Congenital Myasthenic Syndrome (Labrador Retriever Type)

Other Names: CMS
Affected Genes: COLQ
Inheritance: Autosomal Recessive
Mutation: Point Mutation

Add To Cart Search Tests

Common Symptoms

Congenital myasthenic syndrome (CMS) is an inherited Neuromuscular Disease affecting Labrador retrievers. Affected dogs typically present around 2-3 weeks of age with severe exercise-induced weakness of all four limbs leading to collapse. Affected dogs will have decreased reflexes in all limbs and a short-strided gait that becomes more pronounced with exercise. Dogs may be humanely euthanized at a young age due to disease severity. Treatments used for a similar, acquired form of the disease known as myasthenia gravis, are ineffective for CMS.


Breed-Specific Information for the Labrador Retriever

The Mutation of the COLQ gene associated with congenital myasthenic syndrome (Labrador retriever type) has been identified in the Labrador retriever, although its overall frequency in this breed is unknown.


Testing Tips

Genetic testing of the COLQ gene in Labrador retrievers will reliably determine whether a dog is a genetic Carrier of CMS. CMS is inherited in an Autosomal Recessive manner in dogs meaning that they must receive two copies of the mutated gene (one from each parent) to develop the disease. In general, carrier dogs do not have features of the disease but when bred with another carrier of the same Mutation, there is a risk of having affected pups. Each pup that is born to this pairing has a 25% chance of inheriting the disease and a 50% chance of inheriting one copy and being a carrier of the COLQ gene mutation. Reliable genetic testing is important for determining breeding practices. In order to eliminate this mutation from breeding lines and to avoid the potential of producing affected pups, breeding of known carriers to each other is not recommended. Labrador retrievers that are not carriers of the mutation have no increased risk of having affected pups.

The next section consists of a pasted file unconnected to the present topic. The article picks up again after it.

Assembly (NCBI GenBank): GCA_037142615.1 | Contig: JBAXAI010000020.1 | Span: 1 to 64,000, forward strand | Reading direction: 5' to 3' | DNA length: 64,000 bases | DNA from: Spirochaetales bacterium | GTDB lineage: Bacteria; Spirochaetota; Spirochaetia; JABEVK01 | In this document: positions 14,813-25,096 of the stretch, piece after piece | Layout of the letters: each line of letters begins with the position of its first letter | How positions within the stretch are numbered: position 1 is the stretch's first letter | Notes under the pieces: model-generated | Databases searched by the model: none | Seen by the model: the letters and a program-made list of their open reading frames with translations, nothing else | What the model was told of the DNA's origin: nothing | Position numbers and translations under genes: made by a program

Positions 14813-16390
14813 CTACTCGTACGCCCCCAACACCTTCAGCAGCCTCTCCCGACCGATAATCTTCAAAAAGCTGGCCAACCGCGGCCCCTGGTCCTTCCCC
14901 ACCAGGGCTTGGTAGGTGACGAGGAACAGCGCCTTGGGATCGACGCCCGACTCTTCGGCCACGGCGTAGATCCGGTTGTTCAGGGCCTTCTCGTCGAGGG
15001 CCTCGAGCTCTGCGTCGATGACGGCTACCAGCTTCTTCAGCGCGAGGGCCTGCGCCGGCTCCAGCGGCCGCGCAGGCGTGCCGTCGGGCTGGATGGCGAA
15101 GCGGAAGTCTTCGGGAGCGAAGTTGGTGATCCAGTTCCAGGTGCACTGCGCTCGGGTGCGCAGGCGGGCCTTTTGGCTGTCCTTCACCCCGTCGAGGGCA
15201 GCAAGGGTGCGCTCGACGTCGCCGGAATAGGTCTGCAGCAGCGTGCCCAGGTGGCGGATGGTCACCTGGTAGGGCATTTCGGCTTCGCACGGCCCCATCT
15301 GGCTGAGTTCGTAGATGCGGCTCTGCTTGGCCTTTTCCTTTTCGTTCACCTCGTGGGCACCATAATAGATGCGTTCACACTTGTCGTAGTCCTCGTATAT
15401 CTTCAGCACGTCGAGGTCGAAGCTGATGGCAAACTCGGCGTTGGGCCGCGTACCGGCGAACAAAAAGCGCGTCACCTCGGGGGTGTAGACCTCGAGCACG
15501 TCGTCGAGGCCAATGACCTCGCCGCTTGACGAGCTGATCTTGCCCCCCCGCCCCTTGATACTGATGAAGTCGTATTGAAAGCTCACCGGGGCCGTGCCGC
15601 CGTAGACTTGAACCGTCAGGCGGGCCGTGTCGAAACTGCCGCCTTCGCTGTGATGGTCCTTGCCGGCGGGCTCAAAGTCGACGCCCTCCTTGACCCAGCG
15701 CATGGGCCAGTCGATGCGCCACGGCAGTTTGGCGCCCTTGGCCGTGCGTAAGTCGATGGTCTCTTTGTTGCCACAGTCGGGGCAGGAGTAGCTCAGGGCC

There may be other causes of this condition in dogs and a normal result does not exclude a different mutation in this gene or any other gene that may result in a similar genetic disease or trait.


References

  • Rinz CJ, Levine J, Minor KM, Humphries HD, Lara R, Starr-Moss AN, Guo LT, Williams DC, Shelton GD, Clark LA. A COLQ missense mutation in Labrador retrievers having congenital myasthenic syndrome. PLoS One. 2014 Aug 28;9(8):e106425. [PubMed: 25166616]
  • Shelton GD. Myasthenia gravis and congenital myasthenic syndromes in dogs and cats: A history and mini-review. Neuromuscul Disord. 2016 Jun;26(6):331-4. [PubMed: 27080328]